Court told pilots see Ryanair as ‘stepping stone’ to next job

Italy-based captain says much cockpit chat is about ‘where we are going next’

A pilot has told the High Court a lot of cockpit chat among colleagues working for Ryanair was about their job not being the one "they would like to retire in" and was about "where we are going next".

"Most people's view was that Ryanair was a stepping stone to something else," captain Paolo Cova said.

Captain Cova, who worked for Ryanair for 11 years until joining Easyjet in 2016, was giving evidence in Ryanair's action against three founders of the Ryanair Pilot Group (RPG) over a 2013 email which the airline says falsely inferred the company misled investors. Captains Evert Van Zwol, John Goss and Ted Murphy deny they defamed Ryanair.

Captain Cova worked for most of his time at Ryanair’s Milan Bergamo airport base in Italy. Pay and conditions negotiations were carried out at each base under under the airline’s representation system, called “employee representative councils” (ERCs), he said.


He told his counsel David Whelan he took part in some of the meetings which led up to the 2015 agreement that was first presented to pilots earlier that year by Ryanair's director of flight operations, Peter Bellew.

Captain Cova had been concerned about a number of provisions in the previous agreement including one which said a favourable five-day-on, four-day-off rostering system would revert to a less favourable five-day-on three-day-off roster if a new agreement was not made. If that happened, it would mean that many people who spent a lot of time commuting would get to see their families less, he said.

850 hours

He said the 850 hours maximum flying time limit provided for in Ryanair contracts was very close to the legal limit of 900 hours and did not include time spent preparing for take off, turnaround time and post-flight duties of reporting into the office.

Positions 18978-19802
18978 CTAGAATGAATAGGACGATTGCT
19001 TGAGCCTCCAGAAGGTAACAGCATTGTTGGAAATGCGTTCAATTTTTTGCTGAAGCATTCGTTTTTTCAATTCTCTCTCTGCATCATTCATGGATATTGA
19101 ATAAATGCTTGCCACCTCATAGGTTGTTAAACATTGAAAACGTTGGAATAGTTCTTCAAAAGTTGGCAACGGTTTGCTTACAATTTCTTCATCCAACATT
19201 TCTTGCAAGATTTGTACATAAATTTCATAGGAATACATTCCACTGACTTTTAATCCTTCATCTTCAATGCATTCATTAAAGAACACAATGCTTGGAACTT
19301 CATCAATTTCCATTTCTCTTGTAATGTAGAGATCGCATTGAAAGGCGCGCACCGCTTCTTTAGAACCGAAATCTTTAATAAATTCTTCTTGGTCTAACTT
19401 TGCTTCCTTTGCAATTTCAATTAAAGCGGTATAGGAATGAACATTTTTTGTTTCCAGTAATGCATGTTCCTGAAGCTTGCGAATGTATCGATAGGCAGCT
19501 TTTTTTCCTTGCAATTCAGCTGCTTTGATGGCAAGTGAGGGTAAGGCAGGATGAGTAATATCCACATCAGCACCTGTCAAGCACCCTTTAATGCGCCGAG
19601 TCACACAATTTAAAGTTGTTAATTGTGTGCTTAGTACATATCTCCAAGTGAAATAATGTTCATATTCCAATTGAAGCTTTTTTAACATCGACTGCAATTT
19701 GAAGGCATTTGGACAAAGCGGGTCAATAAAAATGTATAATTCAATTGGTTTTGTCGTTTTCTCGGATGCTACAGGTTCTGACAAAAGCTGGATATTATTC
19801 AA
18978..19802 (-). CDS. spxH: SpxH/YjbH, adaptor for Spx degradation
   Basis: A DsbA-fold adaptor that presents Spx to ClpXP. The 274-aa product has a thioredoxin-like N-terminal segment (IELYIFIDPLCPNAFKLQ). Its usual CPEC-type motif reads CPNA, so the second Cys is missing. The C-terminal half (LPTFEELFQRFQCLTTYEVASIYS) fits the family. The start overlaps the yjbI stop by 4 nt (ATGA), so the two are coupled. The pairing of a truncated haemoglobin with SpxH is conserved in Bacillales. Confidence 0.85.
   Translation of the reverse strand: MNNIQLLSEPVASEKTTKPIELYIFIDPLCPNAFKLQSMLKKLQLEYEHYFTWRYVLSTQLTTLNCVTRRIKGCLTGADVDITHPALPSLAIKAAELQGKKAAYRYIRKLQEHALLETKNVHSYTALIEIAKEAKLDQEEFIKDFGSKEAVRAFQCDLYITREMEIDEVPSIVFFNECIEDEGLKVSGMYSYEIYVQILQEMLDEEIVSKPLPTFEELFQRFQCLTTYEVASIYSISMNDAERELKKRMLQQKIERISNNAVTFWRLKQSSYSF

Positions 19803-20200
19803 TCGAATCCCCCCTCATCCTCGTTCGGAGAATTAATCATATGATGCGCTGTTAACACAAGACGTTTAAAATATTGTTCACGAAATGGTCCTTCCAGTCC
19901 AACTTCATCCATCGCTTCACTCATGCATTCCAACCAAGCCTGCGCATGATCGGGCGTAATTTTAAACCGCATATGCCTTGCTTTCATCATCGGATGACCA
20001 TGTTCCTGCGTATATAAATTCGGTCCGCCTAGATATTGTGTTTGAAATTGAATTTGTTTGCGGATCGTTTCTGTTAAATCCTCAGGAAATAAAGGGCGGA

When negotiations for a new agreement came up in 2015, he and others assisted the Bergamo ERC representative who dealt with management but they did not get involved in any official capacity because they first wanted to be sure the negotiations were meaningful. Captain Cova said for most of his 11 years with Ryanair he was a member of the Irish pilots’ union, Ialpa.

He said two drafts of an agreement were produced by the company and very little of what pilots had asked for initially was in the final agreement. In March 2015, it was presented as “a take it or leave it” agreement and they were told the company’s budgets had been decided.

He looked at some draft agreements for other bases in Italy and there was almost no difference between them. It was a “quite frustrating experience” and they felt powerless.

“It showed us that it did not make any difference what we brought to the company”.

Right to vote

Between 50 and 60 pilots had a right to vote in Bergamo and although 75 per cent voted in favour of the 2015 agreement, Captain Cova believed the vote was constrained by the fact that they were told they would go back to a less favourable roster if they did not back the agreement.

Ryanair had advised the less favourable five-day/three-day roster was already planned in the event of a no vote, he said. A majority of the pilots at Bergamo, some 150 he estimated, had no vote at all because they were contracted rather than directly employed pilots like him.

When the Bergamo pilots asked if they could discuss the new deal with pilots at other bases, they were told by Ryanair this was not possible.

Under cross examination by Thomas Hogan SC, for Ryanair, Captain Cova said he did not directly state flying safety was an issue when he wrote letters to management about the stress on Italy-based pilots like him as a result of changes in pilots’ tax status following changes in Italian law.

The tax status change issue was very stressful and since he joined Easyjet it has been removed because he was now regarded as an Italian employee.

Captain Evert Van Zwol, under continuing cross examination on Friday, denied his purpose in referring the sell-off of shares by Ryanair management in June 2013 in the RPG email was to “outcast management” in the eyes of pilots.

The trial before Mr Justice Bernard Barton and a jury goes into its fourth week next Tuesday.